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By Neill Feather, Special for USDR
Today, we’re seeing cybercriminals target businesses at an alarming rate. This evolution has caused a shift in focus and hackers are now targeting easily accessible platforms – websites. System-level security, like antivirus and automatic updates, has evolved and is efficient at blocking threats, so end-user breaches are no longer the most effective attacks for the majority of hackers. Websites provide a unique challenge in that they’re inherently meant to be interacted with (in fact, organizations pay a lot of money to ensure this happens by way of marketing).
Think of a website as a new car. You’re proud of your car. It’s eye catching and sporty. Would you ever leave your car keys in the ignition of your new car with it’s windows open? This is much like spending time and money on developing a new website, but not having any security in place to protect it. The same can be said for existing sites. You’ve established your customer base and reputation, a data breach can effectively destroy everything you’ve worked to build.
Using the same car example, some companies roll their windows up, put the keys under the seat, but forget to lock the doors. The car is more protected than in the last example, but it’s still not secure. Take the recent Anthem breach for example. They had some security in place, but were lacking in certain areas. This is a good time to say that no solution is 100% infallible. With over one million new strains of malware created each week, it’s difficult to keep pace. However, we need to do what we can to stop what’s out there. In the healthcare industry alone, the department of Health and Human Services estimated about 30 million records (and counting) were compromised in 2014.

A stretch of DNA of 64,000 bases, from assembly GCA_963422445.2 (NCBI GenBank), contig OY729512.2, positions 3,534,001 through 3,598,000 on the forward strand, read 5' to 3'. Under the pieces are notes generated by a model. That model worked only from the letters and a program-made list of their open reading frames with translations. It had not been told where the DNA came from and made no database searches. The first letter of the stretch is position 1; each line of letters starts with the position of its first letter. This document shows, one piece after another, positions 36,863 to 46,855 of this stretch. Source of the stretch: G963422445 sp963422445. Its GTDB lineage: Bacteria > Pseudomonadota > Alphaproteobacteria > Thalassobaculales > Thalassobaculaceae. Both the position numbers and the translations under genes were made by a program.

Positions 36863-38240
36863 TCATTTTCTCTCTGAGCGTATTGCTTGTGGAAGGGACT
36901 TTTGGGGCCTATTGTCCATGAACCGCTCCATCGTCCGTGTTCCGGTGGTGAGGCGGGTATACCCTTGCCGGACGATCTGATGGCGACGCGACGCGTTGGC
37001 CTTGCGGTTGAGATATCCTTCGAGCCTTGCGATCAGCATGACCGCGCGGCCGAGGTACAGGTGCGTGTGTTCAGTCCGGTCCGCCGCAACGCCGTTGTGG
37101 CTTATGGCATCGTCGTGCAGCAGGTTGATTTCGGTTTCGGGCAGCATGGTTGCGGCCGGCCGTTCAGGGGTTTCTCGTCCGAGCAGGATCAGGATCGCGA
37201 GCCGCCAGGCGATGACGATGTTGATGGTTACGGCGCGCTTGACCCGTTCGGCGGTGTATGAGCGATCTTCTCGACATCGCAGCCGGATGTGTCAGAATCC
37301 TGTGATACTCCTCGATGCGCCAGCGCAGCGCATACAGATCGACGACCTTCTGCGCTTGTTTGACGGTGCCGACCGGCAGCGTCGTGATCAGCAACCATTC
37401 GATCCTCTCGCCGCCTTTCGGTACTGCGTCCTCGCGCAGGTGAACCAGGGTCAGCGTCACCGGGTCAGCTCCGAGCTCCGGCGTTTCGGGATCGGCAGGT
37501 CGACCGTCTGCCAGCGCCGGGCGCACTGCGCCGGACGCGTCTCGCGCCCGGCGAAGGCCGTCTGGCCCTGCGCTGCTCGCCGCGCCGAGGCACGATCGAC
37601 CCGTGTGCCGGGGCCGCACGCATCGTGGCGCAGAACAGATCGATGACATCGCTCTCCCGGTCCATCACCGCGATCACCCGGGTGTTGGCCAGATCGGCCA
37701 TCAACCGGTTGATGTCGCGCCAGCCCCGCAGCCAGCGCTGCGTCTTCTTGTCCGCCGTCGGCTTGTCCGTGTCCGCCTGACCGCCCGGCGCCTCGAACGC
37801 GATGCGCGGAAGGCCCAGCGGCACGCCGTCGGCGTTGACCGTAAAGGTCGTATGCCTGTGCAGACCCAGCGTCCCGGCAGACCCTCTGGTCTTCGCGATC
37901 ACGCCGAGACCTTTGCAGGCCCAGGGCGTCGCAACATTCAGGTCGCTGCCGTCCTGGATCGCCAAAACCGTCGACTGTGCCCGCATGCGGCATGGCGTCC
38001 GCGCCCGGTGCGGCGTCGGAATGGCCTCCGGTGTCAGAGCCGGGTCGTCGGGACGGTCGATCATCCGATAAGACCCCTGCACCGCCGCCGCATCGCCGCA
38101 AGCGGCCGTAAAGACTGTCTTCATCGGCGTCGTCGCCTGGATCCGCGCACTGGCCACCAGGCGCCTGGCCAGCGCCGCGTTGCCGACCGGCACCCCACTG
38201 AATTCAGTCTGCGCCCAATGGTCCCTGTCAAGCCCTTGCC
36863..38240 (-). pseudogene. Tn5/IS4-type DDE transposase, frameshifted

Bots from all over the world are constantly crawling the entire Internet looking for vulnerable websites. One out-of-date plugin and an entire site can be compromised. On the manual side, specialized vulnerability scanners point bad actors straight to a site’s weak points, and pre-packaged exploits and exploit frameworks are available to make exploitation almost point-and-click simple.
With this very real threat to our data, everyone needs to be educated on how they can protect their sites and more importantly, their visitors. Let’s start with these three main areas:
Employees are often your first line of defense after a web application firewall (we call our employees our “human firewall”). Train employees on how to protect their data, how to handle requests for information from outsiders, and what to do if something looks suspicious.
The best defense is a “shield’s up” approach. Identify the most common ways vulnerabilities arise, whether it’s through an unprotected website or a careless employee, and patch the holes where possible.